02/16/15 Adriatic Without Oil and Gas Exploitation
Ministry of Economy
Mr. Ivan Vrdoljak, Minister
Ulica grada Vukovara 78
Zagreb, February 16, 2015
Subject: Commentary as a part of the public debate on the Strategic environmental impact assessment of exploration and exploitation of oil and gas in the Adriatic
Dear Mr. Vrdoljak,
The organization Animal Friends Croatia is using this opportunity to take part in the public debate on the Strategic environmental impact assessment of exploration and exploitation of oil and gas in the Adriatic.
Led by the notion that preserved environment is one of the basic pillars of Croatian economy, Animal Friends Croatia believes that the exploration and exploitation of oil in the Adriatic pose an immediate threat to the environment, the animals as its inhabitants and tourism.
Despite the recession, it is necessary to examine the long-term consequences and not only the short-term profit. It is also crucial to take into account the enormous damage to the environment and the animals that will inevitably follow, despite the planned safety precautions.
In the event of a serious accident, the consequences on the health and lives of people and animals would be disastrous. Some of the examples of this include the oil slick after the Montara oil spill in Australia in 2009, its size equalling to 2/3 of the Croatian Adriatic, and ENI's 471 cases of oil spill in Nigeria in the first nine months of 2013, resulting in 471 thefts and terrorist attacks. Also, despite the high standards, the examples of Norway and Scotland prove that the continual release of oil and other harmful substances into the environment has a noticeable negative impact on ecosystems. The seismic survey itself, which preceded the concession tender, had a considerable impact on the Adriatic since it included using airguns, which release extremely strong soundwaves into the sea inhabited by animals relying on their sense of hearing to live.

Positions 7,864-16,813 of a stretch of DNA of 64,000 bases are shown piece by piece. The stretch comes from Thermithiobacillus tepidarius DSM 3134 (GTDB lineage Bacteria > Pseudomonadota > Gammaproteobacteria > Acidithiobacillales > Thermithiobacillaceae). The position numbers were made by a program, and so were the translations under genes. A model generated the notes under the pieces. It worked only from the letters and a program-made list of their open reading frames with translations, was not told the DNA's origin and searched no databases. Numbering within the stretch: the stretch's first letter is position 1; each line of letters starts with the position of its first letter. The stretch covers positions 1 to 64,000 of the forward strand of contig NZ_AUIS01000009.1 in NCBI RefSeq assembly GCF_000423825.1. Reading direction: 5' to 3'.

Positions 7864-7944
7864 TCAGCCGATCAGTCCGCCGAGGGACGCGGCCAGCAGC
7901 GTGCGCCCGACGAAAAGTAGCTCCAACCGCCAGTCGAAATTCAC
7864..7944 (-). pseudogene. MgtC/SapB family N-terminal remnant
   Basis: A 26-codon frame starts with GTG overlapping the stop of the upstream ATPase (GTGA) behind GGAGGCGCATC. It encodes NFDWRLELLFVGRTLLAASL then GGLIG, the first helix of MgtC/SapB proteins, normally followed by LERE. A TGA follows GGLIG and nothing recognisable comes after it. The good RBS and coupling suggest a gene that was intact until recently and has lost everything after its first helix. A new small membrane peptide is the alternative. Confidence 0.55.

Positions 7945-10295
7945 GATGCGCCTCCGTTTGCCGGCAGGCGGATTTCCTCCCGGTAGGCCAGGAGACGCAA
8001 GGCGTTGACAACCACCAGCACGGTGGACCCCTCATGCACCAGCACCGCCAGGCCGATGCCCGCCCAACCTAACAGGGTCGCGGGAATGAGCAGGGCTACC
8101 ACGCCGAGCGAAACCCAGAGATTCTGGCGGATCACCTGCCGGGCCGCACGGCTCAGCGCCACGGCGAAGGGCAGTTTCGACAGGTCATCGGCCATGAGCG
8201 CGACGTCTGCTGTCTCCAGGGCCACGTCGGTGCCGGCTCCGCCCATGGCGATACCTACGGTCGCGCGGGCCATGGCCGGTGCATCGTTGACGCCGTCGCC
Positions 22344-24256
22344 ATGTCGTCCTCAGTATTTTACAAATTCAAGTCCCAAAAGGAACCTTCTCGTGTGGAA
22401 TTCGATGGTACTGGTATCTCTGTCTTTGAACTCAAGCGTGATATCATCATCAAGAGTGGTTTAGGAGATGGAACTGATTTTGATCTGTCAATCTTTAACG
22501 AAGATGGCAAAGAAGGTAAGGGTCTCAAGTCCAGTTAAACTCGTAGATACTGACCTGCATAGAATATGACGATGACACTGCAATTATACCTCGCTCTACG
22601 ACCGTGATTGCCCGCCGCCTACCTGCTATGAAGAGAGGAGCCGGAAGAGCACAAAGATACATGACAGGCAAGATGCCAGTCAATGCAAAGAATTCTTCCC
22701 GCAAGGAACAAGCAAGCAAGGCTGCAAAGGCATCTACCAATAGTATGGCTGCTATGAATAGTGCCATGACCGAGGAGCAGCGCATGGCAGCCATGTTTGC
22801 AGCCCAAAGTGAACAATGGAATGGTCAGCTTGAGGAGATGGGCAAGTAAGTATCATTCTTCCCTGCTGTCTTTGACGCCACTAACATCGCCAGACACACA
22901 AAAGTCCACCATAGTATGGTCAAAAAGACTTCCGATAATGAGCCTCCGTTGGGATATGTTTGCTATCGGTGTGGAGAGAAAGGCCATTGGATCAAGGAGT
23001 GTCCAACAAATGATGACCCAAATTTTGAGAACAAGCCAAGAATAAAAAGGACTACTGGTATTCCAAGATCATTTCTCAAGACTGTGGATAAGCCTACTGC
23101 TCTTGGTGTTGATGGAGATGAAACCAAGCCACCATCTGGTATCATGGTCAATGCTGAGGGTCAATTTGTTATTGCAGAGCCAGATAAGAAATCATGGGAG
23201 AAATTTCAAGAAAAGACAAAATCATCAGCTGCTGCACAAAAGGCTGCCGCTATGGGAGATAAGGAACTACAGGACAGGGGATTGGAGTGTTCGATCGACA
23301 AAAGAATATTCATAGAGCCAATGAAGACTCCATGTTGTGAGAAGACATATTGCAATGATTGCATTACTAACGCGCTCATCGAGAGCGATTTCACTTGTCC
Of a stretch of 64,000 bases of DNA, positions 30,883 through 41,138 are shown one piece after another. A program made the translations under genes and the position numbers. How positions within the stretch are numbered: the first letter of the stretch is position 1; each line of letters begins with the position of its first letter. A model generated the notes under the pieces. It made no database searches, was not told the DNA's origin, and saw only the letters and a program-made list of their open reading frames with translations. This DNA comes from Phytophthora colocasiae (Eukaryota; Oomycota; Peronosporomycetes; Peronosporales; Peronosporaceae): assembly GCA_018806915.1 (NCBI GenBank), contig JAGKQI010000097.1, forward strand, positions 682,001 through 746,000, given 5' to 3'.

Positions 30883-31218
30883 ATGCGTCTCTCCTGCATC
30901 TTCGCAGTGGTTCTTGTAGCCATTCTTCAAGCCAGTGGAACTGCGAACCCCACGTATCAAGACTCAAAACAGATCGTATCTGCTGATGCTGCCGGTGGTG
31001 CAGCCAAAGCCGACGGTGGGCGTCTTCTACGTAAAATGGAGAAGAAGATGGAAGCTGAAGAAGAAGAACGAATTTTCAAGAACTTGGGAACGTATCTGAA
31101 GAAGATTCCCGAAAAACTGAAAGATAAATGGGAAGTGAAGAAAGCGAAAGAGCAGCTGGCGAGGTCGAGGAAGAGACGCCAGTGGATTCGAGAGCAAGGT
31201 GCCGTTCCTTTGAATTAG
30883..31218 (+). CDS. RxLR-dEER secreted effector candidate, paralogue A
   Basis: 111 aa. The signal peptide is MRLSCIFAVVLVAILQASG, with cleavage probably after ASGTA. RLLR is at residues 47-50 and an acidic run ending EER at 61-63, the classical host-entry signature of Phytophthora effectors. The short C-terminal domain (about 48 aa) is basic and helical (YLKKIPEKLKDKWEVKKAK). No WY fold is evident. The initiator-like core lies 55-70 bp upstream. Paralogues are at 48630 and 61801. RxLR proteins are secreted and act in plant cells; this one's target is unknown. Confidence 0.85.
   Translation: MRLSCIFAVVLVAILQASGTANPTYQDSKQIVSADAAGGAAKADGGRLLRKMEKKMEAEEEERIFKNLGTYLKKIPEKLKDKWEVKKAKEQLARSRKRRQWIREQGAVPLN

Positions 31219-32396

Environmental pollution, as well as harmful effects on people and animals, would be further exacerbated by the impact of the drilling mud used in the drilling process. It is highly toxic, and its release into the environment can not be completely prevented, resulting in it lingering in the sea and on the seabed. The implementation of this project would also mean a disregard for the biological and socio-economic values of marine national parks and nature parks and would endanger the ecological network Natura 2000.
Since the study does not provide for any mechanisms of pollution prevention, nor does it take into account the considerable impact of oil exploitation on climate change and its consequences, but ignores the biological and socio-economic values of marine national parks and nature parks, the organization Animal Friends expresses its disagreement with and opposition to any kind of exploration and exploitation of the Adriatic which would surely have a harmful impact.
Since the project has been strongly opposed by the public, we request that the decision on this matter be based on protecting the long-term interest of the public, respecting the opinion of the public and local communities, as well as on the importance of protecting the animals and their environment.
We also express hope that the following days will prove that we would not remember the Adriatic as a Europe's pearl, rich with animal and plant life that once existed, but that Croatia will be able to keep priding itself in its sea as one of the rare pristine drops in the glass of polluted and extinct seas and oceans, and that it will continue to improve the protection of the Adriatic Sea and its inhabitants with each day.
Wishing that common sense prevails over interests guided exclusively by profit, which is too often ruthless in pursuing its goals, we cast our vote for the preservation of the Adriatic and its animals, in the interest of current and future generations.
The president of the organization